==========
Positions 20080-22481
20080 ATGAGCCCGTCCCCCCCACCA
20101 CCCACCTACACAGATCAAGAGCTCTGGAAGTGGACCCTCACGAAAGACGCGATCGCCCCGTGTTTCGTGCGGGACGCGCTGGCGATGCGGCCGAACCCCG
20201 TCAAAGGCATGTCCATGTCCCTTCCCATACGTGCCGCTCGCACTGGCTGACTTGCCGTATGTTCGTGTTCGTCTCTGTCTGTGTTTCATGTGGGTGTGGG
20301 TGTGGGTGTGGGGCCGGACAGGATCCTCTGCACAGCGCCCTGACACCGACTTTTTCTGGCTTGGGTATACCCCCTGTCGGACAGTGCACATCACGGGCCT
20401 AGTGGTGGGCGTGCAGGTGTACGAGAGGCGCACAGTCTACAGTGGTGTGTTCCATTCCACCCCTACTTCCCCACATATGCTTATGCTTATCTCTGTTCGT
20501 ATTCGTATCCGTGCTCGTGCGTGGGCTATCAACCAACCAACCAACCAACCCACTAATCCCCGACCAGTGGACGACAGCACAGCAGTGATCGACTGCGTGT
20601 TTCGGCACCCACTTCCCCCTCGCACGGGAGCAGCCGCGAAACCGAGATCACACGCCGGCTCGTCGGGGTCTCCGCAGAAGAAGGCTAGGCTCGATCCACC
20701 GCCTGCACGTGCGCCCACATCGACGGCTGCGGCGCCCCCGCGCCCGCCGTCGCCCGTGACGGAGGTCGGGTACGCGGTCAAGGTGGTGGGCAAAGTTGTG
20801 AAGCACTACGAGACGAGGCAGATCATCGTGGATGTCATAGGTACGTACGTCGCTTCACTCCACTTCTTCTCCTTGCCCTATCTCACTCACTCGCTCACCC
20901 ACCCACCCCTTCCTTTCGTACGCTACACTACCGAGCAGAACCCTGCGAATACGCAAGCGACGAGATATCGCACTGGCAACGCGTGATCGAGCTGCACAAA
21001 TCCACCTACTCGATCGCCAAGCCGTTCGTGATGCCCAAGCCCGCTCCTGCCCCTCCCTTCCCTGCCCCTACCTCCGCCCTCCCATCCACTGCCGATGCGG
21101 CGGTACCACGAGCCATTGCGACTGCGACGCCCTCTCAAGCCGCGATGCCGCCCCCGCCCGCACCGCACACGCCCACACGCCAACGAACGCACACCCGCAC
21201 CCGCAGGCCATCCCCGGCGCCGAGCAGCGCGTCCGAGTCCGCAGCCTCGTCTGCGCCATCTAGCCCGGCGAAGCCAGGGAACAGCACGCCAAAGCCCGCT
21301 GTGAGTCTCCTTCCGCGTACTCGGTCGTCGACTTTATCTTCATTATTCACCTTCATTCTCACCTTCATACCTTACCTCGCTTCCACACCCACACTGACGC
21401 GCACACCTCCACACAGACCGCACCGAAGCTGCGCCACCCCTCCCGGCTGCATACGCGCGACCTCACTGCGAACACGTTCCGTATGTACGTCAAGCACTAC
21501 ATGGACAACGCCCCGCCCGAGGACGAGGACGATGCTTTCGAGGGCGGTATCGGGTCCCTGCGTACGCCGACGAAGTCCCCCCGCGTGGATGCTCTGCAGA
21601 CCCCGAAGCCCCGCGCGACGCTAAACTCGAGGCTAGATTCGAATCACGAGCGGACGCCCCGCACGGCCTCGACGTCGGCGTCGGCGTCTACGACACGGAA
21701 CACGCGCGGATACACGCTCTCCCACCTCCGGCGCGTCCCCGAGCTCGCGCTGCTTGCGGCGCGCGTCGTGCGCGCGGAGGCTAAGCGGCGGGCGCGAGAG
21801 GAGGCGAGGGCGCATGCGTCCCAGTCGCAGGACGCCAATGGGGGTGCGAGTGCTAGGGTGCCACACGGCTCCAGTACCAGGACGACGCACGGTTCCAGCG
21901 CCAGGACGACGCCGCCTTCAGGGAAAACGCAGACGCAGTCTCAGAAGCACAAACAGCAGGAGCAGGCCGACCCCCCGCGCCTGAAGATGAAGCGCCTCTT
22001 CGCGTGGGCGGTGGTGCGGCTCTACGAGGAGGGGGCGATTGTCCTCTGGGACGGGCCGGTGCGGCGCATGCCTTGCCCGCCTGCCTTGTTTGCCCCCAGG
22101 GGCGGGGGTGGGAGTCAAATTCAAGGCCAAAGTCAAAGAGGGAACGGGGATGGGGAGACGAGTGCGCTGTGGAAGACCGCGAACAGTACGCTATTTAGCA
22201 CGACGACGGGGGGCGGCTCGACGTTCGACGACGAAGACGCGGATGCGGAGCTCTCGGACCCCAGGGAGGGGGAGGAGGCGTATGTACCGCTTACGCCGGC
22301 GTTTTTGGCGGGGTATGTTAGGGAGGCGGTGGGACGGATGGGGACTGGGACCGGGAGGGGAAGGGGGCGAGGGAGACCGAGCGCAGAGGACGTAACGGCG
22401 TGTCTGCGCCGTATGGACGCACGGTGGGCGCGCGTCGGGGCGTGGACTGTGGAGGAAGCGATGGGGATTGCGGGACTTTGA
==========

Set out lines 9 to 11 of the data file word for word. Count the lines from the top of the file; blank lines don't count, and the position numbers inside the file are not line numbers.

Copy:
20701 GCCTGCACGTGCGCCCACATCGACGGCTGCGGCGCCCCCGCGCCCGCCGTCGCCCGTGACGGAGGTCGGGTACGCGGTCAAGGTGGTGGGCAAAGTTGTG
20801 AAGCACTACGAGACGAGGCAGATCATCGTGGATGTCATAGGTACGTACGTCGCTTCACTCCACTTCTTCTCCTTGCCCTATCTCACTCACTCGCTCACCC
20901 ACCCACCCCTTCCTTTCGTACGCTACACTACCGAGCAGAACCCTGCGAATACGCAAGCGACGAGATATCGCACTGGCAACGCGTGATCGAGCTGCACAAA